Vignette 33: Ben Edmunds (Breakside)
Ben Edmunds is the founding head brewer at Breakside and now oversees one of the best teams in the state. As the brewery has evolved, the beers have trended toward hops. This vignette comes from an interview I did in 2015 with Ben for The Secrets of Master Brewers, in which his techniques were featured on the chapter on American IPAs. See all the vignettes in the series here.
“What you have to do to make a successful hoppy ale, bottom line, is you have to start with a very clear flavor profile of your hops in mind and work backwards. Everything stems from the hops. If you want to make a beer with really high alpha aroma varieties, great—but don’t try to make a session IPA that way. Because either you’re not going to use enough hops (because you don’t want to get the BUs too high) or you’ll get your BUs too high from using too many high-alpha hops.”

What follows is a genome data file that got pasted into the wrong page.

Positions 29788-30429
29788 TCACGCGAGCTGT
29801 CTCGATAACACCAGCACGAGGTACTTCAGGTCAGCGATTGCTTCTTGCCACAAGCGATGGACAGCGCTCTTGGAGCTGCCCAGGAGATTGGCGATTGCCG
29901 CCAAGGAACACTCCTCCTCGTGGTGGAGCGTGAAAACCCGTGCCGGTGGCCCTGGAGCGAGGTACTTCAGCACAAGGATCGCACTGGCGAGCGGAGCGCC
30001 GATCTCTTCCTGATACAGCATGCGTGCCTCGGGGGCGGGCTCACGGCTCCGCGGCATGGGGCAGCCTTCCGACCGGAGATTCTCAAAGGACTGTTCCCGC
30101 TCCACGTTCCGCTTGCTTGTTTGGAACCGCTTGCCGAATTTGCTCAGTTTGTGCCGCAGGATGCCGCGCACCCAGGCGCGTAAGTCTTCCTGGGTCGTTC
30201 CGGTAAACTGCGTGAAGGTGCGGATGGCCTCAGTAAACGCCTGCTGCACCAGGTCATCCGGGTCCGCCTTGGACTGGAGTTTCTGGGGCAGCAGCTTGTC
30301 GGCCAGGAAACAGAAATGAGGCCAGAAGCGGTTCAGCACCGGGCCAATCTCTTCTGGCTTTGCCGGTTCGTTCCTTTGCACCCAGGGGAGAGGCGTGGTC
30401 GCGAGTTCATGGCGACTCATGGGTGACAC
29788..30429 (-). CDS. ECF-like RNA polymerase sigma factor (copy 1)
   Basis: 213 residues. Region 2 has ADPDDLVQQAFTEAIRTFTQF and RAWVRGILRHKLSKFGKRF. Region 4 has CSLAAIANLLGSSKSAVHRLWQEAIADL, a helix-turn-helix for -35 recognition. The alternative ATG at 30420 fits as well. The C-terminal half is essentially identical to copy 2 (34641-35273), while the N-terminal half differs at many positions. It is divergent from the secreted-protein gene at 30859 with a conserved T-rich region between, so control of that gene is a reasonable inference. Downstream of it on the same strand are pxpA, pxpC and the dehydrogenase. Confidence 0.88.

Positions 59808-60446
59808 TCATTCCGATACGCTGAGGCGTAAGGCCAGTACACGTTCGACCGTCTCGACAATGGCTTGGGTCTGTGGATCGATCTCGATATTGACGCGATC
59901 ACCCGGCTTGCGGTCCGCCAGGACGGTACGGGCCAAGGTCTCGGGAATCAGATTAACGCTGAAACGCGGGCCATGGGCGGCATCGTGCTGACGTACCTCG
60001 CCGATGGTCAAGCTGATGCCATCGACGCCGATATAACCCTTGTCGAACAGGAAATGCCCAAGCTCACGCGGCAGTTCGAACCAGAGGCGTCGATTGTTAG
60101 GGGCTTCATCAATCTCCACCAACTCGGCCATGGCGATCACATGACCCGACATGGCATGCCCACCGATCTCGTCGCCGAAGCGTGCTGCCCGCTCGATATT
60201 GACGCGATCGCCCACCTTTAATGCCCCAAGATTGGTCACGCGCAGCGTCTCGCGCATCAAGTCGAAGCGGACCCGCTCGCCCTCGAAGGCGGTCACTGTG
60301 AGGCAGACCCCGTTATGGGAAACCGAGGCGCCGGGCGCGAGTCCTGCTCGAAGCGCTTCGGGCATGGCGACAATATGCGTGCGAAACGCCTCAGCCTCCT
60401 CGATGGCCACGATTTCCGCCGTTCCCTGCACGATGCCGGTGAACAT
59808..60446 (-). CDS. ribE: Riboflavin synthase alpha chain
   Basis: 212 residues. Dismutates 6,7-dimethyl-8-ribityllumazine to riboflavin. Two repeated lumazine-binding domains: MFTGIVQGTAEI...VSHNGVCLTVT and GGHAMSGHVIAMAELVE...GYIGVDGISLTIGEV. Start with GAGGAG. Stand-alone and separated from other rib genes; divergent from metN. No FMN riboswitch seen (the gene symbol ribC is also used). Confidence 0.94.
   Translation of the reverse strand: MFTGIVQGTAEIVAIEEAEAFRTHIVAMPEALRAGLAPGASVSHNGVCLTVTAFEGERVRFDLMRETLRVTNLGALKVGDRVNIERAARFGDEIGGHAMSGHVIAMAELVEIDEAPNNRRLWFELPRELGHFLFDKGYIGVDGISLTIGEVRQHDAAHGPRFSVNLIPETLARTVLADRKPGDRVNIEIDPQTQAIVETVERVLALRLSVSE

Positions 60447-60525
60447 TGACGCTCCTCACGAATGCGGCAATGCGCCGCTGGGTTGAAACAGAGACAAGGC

American IPAs now have their own national character, Ben believes. A German making helles would nod with recognition at this insight.
Don’t use more than five varieties in a beer, he says, and 3-4 is best. With too many, “they taste muddled. You say, that’s hoppy; but it’s indistinct. Over time, we’ve learned which hops we like better as kettle hops, which ones we like better as whirlpool hops, as dry hops. Comet, only a dry hop. Amarillo, El Dorado, Citra great whirlpool hop. Centennial, Cascade we like better as a ten-minute hop.”
“We really need to retool what we use as our utilization for whirlpool and late kettle additions across the board for all the beers. The thing it opened our eyes to was that from a balance point of view, we were way higher in BUs than we wanted. So we started peeling away, peeling away. And the beers all got better. So the way we calculate it is that the 60 minute addition should add no more than 5-10 BUs…. I made an IPA today on the 3-barrel system where the 60-minute addition was 1.1 ounces.”